For hookup I run a cable and post it through the side window :) Crude but works! I would like to hardwire the 240v, perhaps introduce a battery charger / maintainer for leisure and main. The caravan folks have some options but they are not cheap or small.. I played with Solar for a bit, but at the time panels did not produce much and unless you are off grid for more than two weeks its not really worth the hassle, but as a geek I had fun!
 

KateLovesPurple

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If it is of any help, this is my setup I put in some years ago now, and apart from changing the PS2 to a Pi games console and adding a couple of 12v and USB sockets, nothing has changed. All the 12v lights are LED, the fridge is an old electrolux 3 way which will kill the leisure battery in short time but I only use it on 12v whilst driving, 240v to cool it before leaving home and if on hookup, gas if no hookup. There are 2 mains sockets, one on hookup and one through a small inverter if needed off hookup, but to be honest they rarely ever get used. The TV is on a 3 way rotary switch that either switches the mains through from hookup or turns on an inverter to run it. Again, rarely used, and I'm thinking of taking it out. The consumer unit, sockets and all the electrical gubbins is in a box behind the front bulkhead, with the TV and the 12v fusebox is between the front seats with the stereo amps. The hookup socket is directly under the consumer unit, under the floor, protected by the chassis rails. The leisure battery is a halfords deep cycle 110A one, under the spare wheel well.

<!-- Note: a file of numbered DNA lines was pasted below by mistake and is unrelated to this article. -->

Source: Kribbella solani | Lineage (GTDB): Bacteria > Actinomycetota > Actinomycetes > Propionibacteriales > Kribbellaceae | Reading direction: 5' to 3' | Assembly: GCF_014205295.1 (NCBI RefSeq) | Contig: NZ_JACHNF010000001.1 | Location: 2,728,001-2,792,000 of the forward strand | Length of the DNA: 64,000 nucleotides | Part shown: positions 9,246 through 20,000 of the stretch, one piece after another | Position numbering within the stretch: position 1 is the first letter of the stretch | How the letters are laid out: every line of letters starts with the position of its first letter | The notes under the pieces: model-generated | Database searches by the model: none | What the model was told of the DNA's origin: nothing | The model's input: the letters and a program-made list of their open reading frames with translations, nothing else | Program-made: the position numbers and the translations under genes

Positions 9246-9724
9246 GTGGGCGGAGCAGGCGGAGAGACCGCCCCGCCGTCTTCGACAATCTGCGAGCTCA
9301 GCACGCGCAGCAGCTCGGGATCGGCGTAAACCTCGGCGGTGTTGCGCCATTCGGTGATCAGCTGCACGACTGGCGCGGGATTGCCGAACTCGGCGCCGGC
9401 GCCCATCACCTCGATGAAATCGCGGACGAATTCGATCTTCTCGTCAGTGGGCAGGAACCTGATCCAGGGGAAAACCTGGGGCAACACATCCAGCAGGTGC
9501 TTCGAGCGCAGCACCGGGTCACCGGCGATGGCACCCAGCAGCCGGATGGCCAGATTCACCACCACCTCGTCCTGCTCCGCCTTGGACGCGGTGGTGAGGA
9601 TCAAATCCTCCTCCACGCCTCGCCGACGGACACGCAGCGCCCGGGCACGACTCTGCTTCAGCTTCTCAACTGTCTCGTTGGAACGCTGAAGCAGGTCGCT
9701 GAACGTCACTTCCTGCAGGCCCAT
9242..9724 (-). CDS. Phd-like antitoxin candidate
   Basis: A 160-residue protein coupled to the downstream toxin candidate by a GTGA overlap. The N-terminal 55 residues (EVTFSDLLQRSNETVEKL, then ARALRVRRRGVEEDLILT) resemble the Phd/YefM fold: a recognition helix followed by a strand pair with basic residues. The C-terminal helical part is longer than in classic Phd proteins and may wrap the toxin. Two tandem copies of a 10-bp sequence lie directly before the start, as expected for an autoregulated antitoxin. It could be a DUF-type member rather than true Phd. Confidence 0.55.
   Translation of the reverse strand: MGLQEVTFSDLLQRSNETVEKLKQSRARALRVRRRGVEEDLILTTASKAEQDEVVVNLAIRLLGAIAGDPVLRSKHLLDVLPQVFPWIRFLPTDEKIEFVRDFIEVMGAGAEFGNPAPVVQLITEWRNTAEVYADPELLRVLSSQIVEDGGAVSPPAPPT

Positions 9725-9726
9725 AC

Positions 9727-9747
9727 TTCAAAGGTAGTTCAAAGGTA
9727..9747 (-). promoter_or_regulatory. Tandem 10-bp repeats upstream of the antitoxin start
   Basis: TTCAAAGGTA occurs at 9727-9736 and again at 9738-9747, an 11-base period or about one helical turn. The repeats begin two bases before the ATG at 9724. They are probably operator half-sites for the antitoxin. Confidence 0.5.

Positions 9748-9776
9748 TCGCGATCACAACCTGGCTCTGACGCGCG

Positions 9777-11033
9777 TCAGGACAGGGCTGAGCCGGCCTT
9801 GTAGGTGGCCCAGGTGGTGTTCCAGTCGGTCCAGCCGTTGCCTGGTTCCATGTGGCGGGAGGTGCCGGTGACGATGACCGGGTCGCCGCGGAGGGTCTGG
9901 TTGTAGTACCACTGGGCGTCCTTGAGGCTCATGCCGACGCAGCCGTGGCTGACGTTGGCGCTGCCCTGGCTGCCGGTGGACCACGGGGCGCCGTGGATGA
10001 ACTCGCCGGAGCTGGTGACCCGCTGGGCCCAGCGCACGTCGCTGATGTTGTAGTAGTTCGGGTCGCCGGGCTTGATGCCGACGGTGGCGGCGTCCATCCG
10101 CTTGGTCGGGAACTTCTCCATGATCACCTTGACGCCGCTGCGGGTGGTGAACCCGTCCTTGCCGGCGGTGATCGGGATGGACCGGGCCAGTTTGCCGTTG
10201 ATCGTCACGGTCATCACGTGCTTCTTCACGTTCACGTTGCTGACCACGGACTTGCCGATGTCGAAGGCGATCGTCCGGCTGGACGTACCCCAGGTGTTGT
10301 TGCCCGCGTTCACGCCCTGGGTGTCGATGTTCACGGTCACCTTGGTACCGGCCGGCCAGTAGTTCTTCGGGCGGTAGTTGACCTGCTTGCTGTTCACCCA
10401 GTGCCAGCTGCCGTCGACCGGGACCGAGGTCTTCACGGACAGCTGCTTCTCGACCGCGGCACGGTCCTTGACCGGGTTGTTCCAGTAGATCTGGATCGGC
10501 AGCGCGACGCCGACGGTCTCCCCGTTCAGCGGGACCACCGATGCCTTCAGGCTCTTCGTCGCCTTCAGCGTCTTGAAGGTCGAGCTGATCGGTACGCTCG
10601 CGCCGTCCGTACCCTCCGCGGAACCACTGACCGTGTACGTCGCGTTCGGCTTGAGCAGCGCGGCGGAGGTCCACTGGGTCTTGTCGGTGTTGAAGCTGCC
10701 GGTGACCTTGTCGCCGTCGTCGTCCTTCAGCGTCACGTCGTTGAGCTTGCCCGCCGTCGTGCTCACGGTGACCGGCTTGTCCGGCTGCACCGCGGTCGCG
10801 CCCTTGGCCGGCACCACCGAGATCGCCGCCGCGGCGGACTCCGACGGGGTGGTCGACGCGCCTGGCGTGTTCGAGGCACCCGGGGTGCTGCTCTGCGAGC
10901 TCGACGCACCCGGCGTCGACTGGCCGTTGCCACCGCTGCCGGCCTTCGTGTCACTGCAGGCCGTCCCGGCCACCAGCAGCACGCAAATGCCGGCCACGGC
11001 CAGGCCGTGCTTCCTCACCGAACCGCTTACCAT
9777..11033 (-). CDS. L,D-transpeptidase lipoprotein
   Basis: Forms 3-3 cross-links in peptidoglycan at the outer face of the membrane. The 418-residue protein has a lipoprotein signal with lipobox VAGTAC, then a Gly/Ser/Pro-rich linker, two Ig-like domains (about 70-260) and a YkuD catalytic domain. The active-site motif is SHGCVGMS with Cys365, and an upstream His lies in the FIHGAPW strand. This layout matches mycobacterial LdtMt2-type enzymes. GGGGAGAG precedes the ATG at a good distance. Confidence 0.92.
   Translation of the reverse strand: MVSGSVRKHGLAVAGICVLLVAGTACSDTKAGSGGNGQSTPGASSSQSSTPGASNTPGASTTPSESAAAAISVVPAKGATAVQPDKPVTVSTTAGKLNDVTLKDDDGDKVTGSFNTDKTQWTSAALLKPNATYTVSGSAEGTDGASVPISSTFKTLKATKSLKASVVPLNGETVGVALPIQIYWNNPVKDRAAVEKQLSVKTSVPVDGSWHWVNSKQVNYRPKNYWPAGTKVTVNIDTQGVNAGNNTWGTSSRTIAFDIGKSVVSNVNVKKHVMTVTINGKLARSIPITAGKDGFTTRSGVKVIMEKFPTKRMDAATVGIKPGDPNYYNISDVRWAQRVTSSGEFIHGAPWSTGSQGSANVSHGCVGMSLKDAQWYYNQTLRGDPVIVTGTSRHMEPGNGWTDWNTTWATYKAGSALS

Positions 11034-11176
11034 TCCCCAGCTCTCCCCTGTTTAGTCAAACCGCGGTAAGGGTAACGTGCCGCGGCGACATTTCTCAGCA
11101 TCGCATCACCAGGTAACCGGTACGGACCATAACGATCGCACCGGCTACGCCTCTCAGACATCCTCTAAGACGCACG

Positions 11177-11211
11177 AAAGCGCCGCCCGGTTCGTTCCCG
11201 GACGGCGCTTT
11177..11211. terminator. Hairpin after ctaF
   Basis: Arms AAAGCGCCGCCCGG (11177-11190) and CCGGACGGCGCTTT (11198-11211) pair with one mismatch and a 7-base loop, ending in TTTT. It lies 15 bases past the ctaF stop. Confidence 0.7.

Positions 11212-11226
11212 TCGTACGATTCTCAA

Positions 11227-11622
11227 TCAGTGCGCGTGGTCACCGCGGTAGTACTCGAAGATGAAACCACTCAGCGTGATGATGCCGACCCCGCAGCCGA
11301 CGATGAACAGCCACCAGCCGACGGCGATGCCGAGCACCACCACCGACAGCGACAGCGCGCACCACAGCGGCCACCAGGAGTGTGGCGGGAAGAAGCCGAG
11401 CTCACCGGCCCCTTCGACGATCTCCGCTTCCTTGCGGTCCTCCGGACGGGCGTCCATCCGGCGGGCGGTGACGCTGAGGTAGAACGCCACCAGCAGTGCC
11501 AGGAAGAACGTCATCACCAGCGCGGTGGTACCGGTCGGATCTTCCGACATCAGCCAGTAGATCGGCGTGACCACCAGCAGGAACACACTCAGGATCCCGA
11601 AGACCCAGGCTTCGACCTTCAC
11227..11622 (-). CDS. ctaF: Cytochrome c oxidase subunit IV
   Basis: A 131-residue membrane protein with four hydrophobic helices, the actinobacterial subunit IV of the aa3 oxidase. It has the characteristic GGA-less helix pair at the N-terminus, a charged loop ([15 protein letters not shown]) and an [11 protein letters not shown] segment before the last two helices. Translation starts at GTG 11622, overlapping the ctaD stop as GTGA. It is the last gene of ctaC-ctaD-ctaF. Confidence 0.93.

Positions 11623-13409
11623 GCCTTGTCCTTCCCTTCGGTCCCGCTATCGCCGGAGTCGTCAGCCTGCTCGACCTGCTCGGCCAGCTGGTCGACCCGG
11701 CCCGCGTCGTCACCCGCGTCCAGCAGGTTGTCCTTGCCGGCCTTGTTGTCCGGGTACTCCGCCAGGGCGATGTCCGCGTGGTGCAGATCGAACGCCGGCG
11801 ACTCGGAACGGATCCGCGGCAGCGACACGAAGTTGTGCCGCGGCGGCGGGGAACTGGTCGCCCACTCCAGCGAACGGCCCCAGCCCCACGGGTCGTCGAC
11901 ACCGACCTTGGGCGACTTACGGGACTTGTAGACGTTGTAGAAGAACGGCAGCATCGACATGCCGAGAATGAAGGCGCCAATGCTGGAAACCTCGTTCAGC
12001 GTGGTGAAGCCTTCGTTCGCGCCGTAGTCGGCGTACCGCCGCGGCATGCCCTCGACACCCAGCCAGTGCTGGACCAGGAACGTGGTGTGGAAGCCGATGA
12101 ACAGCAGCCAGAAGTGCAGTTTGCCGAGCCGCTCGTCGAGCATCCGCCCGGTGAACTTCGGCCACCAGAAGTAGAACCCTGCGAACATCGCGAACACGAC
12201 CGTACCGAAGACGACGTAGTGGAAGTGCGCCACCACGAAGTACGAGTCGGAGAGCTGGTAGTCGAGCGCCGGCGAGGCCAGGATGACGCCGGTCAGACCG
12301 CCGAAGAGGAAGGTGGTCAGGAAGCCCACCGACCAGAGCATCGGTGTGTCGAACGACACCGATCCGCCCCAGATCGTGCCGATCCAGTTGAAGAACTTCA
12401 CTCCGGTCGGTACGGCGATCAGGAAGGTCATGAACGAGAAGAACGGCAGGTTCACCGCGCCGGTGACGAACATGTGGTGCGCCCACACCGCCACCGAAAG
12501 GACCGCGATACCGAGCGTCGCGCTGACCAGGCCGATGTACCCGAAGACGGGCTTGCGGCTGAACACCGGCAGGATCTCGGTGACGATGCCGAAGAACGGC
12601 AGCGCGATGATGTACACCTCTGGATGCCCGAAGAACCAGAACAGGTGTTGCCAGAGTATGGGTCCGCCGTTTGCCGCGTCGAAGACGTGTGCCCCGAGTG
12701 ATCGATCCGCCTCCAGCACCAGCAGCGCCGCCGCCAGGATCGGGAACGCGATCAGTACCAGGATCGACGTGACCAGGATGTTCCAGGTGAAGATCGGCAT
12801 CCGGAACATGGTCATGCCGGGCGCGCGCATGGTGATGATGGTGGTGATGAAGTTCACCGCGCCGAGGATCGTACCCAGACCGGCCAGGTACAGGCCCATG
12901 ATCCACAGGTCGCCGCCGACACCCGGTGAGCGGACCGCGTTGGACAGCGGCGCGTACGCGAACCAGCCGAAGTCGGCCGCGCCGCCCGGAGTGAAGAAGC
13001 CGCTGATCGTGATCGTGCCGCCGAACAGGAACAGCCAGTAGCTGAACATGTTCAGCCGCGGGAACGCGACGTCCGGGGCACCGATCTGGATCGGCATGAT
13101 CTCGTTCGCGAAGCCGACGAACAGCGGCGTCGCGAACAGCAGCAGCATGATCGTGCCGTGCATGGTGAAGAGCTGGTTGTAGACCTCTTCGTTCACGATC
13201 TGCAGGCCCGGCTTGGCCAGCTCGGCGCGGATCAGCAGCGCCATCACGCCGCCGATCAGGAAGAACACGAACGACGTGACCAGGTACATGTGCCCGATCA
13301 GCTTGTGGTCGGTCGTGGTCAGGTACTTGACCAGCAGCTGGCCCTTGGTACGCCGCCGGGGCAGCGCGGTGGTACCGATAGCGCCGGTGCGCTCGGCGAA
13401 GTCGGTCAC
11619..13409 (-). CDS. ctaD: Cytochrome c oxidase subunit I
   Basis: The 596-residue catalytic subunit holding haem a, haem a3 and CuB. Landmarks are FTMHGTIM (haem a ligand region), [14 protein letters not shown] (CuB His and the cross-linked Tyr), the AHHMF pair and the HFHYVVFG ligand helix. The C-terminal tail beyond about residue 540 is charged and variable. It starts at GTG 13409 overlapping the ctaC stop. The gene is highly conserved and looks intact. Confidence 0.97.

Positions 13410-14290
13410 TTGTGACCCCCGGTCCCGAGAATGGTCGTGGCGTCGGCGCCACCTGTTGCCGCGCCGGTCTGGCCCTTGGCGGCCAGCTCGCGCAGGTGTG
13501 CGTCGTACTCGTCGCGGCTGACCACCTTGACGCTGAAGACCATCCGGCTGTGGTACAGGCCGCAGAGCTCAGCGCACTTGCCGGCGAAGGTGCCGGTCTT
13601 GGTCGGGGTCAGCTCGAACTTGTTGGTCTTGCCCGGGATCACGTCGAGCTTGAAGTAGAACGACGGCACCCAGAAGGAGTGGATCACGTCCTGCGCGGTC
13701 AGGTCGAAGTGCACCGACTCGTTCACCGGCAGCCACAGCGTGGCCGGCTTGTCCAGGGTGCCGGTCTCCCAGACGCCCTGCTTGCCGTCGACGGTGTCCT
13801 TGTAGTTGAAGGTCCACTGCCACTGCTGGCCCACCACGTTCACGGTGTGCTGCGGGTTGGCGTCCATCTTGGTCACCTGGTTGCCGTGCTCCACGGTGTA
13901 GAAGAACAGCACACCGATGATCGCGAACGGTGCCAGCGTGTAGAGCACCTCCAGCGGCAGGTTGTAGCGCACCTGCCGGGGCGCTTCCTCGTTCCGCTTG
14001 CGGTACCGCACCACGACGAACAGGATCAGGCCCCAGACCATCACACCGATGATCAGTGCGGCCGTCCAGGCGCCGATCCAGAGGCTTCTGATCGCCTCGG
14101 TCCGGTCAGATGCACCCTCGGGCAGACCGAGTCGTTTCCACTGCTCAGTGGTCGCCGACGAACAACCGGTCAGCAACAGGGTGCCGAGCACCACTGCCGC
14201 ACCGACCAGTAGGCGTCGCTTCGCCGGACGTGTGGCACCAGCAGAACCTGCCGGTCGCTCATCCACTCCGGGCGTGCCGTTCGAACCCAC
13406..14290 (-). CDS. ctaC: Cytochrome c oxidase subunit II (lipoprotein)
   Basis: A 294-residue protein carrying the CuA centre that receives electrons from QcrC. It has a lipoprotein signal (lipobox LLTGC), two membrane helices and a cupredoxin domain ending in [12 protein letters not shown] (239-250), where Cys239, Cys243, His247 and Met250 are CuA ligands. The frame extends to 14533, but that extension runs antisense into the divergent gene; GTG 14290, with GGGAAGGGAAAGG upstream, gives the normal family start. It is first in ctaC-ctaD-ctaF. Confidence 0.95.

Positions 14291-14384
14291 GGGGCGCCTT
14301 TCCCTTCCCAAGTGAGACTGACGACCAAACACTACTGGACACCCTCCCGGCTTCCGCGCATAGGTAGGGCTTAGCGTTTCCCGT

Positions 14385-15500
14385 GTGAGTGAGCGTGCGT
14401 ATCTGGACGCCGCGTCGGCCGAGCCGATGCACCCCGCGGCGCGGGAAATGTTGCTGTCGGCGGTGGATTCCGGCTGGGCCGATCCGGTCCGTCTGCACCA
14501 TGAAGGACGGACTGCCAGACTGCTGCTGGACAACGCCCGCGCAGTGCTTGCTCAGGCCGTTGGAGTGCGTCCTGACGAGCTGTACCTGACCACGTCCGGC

VanWiring.jpg
 

ozziedog

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I have a Waeco Combicool 60, 12v, 240v, and Gas. Its big and I can make ice..

The fridge is getting on a bit, (2006) the 12v is a battery killer so I don't use it much. If I do, I will first fill the fridge with beer and get it properly chilled on 240V, then keep it cold on 12V while driving, then use gas or hookup while camping. Mine works well on Gas.

I have a the basic split charge from JK, its not intelligent just a simple relay actioned by the ignition, it keeps the battery topped up. From the leisure battery I have run cables to under the bed and have a fuse and distribution to an Amp, I also have a capacitor before the amp to smooth out peak bass power drain...

I run the Stereo from the leisure battery too, I recently added a timer relay (from 12v world) powered by the leisure battery triggered by the ignition. The timer stays on for two hours after the ignition is turned off so I can run the Stereo. I had an issue with the Stereo where it kept on draining the leisure battery when stood for a long time and I did not want a separate switch.

In the glovebox I added a USB charger with a digital volt meter, then added a double pole switch so I can see the voltage of the main and leisure battery, gives me confidence everything is charging while the engine is running.

For hookup I run a cable and post it through the side window :) Crude but works! I would like to hardwire the 240v, perhaps introduce a battery charger / maintainer for leisure and main. The caravan folks have some options but they are not cheap or small.. I played with Solar for a bit, but at the time panels did not produce much and unless you are off grid for more than two weeks its not really worth the hassle, but as a geek I had fun!